Tuesday, June 5, 2012

What Are the Default HotSpot JVM Values?

Updated (09/16/2014):

In the latest JDK 8 releases, it only prints out product level options if you use, say, -XX:+PrintFlagsFinal.  To print other options, you could do something like this:
../bin/java -XX:+PrintFlagsFinal -XX:+UnlockExperimentalVMOptions  
  -XX:+UnlockDiagnosticVMOptions -version

Oftentimes you will find the needs to understand better the options provided by Oracle's (formerly Sun's) HotSpot Java Virtual Machine.  For example, when you try to tune the performance of Java applications, you definitively want to know what JVM parameter values are chosen by default.  From the defaults, you might start fine-tuning their values based on your application's characteristics.

There are two JVM options which can be useful to you:
  • -XX:+PrintFlagsInitial 
  • -XX:+PrintFlagsFinal
At JVM startup, the system will print the initial/final JVM values used.  The values provided by PrintFlagsInitial are values set by default and the values printed for PrintFlagsFinal are final values chosen after the dynamic runtime changes are made based on your hardware environment.


For example, if  PrintFlagsFinal is specified, at the beginning of the WebLogic server log file, you can find:

starting weblogic with Java version:
java version "1.7.0_04-ea"
Java(TM) SE Runtime Environment (build 1.7.0_04-ea-b17)
Java HotSpot(TM) 64-Bit Server VM (build 23.0-b18, mixed mode)
Starting WLS with line:
/export/home/bench/workload/target_jvm/jdk-hs/bin/java -server -Xms6400m -Xmx6400m -XX:+AggressiveOpts ...

[Global flags]

    uintx AdaptivePermSizeWeight                    = 20              {product}          
    uintx AdaptiveSizeDecrementScaleFactor          = 4               {product}          
    uintx AdaptiveSizeMajorGCDecayTimeScale         = 10              {product}          
    uintx AdaptiveSizePausePolicy                   = 0               {product}          

    uintx MinHeapFreeRatio                          = 0               {manageable}
    uintx MaxHeapFreeRatio                          = 100             {manageable}
     intx WorkAroundNPTLTimedWaitHang               = 1               {product}          
    uintx WorkStealingHardSpins                     = 4096            {experimental}     
     intx WorkStealingSleepMillis                   = 1               {experimental}     
    uintx WorkStealingSpinToYieldRatio              = 10              {experimental}     
    uintx WorkStealingYieldsBeforeSleep             = 5000            {experimental}     
    uintx YoungGenerationSizeIncrement              = 20              {product}          
    uintx YoungGenerationSizeSupplement             = 80              {product}          
    uintx YoungGenerationSizeSupplementDecay        = 8               {product}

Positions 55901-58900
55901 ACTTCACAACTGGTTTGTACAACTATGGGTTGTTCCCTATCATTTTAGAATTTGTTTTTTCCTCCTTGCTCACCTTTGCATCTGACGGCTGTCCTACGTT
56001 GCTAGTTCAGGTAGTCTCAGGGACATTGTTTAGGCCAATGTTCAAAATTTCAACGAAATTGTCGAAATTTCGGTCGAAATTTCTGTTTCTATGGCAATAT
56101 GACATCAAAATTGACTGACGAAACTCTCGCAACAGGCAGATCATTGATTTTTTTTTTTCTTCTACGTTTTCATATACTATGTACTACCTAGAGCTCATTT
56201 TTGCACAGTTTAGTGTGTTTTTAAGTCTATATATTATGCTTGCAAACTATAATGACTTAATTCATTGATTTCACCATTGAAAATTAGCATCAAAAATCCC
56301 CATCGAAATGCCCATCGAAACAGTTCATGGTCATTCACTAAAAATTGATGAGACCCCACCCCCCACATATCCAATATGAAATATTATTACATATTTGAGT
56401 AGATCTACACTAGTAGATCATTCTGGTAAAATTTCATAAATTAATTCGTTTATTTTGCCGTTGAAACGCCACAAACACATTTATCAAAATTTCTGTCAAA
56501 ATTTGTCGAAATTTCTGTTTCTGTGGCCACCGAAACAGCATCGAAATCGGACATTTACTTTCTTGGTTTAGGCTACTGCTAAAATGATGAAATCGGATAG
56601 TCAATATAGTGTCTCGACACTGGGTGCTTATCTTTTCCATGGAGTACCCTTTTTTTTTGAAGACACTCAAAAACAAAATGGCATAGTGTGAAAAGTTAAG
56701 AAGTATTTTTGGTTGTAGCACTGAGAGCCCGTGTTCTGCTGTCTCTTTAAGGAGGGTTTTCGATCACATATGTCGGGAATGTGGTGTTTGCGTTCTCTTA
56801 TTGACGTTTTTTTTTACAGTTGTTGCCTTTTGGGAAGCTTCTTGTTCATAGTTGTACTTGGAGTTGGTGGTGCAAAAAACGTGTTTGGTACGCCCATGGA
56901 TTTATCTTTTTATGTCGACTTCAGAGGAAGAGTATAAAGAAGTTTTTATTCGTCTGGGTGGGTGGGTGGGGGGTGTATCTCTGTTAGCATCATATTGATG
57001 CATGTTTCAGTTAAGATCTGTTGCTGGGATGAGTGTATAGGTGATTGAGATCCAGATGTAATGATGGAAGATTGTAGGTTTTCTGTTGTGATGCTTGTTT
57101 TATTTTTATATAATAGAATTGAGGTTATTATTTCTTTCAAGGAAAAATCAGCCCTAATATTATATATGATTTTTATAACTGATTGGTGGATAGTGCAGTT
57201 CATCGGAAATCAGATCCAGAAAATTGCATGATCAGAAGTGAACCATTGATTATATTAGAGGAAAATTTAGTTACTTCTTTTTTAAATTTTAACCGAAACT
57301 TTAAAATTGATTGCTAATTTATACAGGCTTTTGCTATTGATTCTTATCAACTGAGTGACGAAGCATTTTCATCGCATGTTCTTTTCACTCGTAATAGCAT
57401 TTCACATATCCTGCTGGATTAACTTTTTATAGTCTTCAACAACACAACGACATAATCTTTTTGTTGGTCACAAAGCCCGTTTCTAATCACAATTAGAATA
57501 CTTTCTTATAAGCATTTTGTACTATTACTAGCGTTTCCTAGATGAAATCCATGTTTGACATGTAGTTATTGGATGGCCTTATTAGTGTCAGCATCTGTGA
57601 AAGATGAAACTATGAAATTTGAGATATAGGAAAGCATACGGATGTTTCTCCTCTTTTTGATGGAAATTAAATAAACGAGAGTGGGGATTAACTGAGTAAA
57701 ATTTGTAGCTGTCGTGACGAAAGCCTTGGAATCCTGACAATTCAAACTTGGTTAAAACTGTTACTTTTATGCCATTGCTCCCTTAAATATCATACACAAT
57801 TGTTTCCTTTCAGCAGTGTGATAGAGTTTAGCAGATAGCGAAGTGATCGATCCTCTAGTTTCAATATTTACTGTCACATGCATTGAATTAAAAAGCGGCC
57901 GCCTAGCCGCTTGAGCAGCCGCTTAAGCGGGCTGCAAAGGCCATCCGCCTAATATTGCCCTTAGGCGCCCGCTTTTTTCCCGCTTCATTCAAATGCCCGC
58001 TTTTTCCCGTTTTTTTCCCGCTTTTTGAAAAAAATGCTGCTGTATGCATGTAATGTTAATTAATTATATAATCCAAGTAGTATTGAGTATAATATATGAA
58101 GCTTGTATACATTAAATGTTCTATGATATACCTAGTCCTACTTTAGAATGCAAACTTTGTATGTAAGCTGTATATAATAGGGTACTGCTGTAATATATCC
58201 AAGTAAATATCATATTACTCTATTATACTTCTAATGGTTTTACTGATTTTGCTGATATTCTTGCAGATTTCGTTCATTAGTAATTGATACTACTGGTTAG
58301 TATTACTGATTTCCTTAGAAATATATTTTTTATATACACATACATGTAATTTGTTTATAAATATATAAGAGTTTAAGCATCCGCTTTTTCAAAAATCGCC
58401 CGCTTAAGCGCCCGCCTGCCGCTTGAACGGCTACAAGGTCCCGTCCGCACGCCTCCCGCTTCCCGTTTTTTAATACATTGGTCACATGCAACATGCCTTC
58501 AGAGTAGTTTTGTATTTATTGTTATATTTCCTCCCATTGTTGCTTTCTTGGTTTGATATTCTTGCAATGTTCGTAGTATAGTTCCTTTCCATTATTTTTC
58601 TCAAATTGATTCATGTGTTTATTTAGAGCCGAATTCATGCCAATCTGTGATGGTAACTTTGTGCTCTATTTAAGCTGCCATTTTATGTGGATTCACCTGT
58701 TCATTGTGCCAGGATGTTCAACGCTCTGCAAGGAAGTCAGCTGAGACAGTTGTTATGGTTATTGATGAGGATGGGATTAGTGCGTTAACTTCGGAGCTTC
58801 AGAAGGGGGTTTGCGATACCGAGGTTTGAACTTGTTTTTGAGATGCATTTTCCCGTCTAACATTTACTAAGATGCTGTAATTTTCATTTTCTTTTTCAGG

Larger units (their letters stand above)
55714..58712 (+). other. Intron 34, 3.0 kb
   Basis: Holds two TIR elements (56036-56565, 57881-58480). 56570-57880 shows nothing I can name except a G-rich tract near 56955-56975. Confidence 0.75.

uintx YoungPLABSize                             = 1024            {product}          
     bool ZeroTLAB                                  = false           {product}          
     intx hashCode                                  = 0               {product}           

In case you wonder what "x" means in the types intx and uintx, intx and uintx are the 'extended' int and 'extended' unsigned int types—They are 32bit wide on a 32-bit platform and 64bit wide on a 64bit platform.

Parameter Scope

The last value from the output specifies the scope of parameter, or when it can be used.  For example, if the value is
  • {experimental}
It means that you need to specify
  • -XX:+UnlockExperimentalVMOptions
to set the parameter.

Similarly, you can provide
  • -XX:+UnlockDiagnosticVMOptions
to enable the tuning of a parameter if the its scope is:
  • {C1 diagnostic} or
  • {C2 diagnostic}
C1 and C2 here relate to the JIT compiler used.  C1 is for the client VM while C2 is for the server's.

Finally,  if flags are marked as manageable, they are dynamically writeable through the JDK management interface (com.sun.management.HotSpotDiagnosticMXBean API) and also through JConsole. The manageable flags can also be set through jinfo -flag.


We know the scope of  UseCriticalJavaThreadPriority parameter is experimental.  If we set it without specifying -XX:+UnlockExperimentalVMOptions first, here is the result:

$ /export/home/bench/workload/target_jvm/jdk-hs/bin/java -server -XX:+PrintFlagsFinal  
  -XX:+UseCriticalJavaThreadPriority -version >tmp.tmp
Unrecognized VM option 'UseCriticalJavaThreadPriority'
Error: Could not create the Java Virtual Machine.
Error: A fatal exception has occurred. Program will exit.

However, if you add  -XX:+UnlockExperimentalVMOptions, you will be allowed to set its value :

$ /export/home/bench/workload/target_jvm/jdk-hs/bin/java -server -XX:+PrintFlagsFinal 
  -XX:+UnlockExperimentalVMOptions -XX:+UseCriticalJavaThreadPriority -version >tmp.tmp
java version "1.7.0_04-ea"
Java(TM) SE Runtime Environment (build 1.7.0_04-ea-b17)
Java HotSpot(TM) 64-Bit Server VM (build 23.0-b18, mixed mode)

Finally, remember to add -version at the end as shown here:

$jdk-hs/bin/java -server -XX:+PrintFlagsFinal -XX:+UseSerialGC -version >tmp5.txt

For example, if you specified options in this order, it would ignore -XX:+UseSerialGC setting:

$jdk-hs/bin/java -server -XX:+PrintFlagsFinal -version -XX:+UseSerialGC >tmp6.txt


How about JRockit?

For JRockit, you use:
  •  ./java -Xprintflags -version



  • {pd product} means platform dependent



  1. HotSpot JVM Options Displayed: -XX:+PrintFlagsInitial and -XX:+PrintFlagsFinal
  2. Inspecting HotSpot JVM Options
  3. Redux: Inspecting HotSpot JVM Options
  4. Oracle® JRockit Command-Line Reference Release R28
  5. Default Values of JRockit's VM Options (XML and More)
  6. HotSpot Glossary of Terms

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